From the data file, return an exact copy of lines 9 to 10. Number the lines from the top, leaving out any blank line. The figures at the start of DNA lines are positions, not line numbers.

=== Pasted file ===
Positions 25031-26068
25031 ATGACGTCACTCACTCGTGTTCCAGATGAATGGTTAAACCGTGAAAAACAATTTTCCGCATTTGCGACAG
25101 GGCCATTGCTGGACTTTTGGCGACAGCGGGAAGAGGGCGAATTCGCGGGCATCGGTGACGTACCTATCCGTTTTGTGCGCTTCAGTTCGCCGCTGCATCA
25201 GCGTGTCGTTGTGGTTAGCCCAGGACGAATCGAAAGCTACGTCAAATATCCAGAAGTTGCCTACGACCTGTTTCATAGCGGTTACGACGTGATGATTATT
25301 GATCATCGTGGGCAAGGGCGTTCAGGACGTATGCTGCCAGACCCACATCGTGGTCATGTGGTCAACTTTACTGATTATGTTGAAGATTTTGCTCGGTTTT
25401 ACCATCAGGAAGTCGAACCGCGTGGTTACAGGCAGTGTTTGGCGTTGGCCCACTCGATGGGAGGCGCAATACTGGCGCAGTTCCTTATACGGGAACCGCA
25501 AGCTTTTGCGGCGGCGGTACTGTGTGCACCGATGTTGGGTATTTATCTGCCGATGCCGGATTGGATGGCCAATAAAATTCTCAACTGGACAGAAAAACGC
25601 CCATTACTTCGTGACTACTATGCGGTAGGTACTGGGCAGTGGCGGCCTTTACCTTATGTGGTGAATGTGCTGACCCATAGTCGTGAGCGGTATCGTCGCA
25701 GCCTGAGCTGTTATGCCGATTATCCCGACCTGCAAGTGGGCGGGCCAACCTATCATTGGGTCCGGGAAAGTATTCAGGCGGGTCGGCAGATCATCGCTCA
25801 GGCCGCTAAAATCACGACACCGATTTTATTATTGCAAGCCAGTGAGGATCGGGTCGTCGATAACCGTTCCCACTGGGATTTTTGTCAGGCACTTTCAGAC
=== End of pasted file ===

25701 GCCTGAGCTGTTATGCCGATTATCCCGACCTGCAAGTGGGCGGGCCAACCTATCATTGGGTCCGGGAAAGTATTCAGGCGGGTCGGCAGATCATCGCTCA
25801 GGCCGCTAAAATCACGACACCGATTTTATTATTGCAAGCCAGTGAGGATCGGGTCGTCGATAACCGTTCCCACTGGGATTTTTGTCAGGCACTTTCAGAC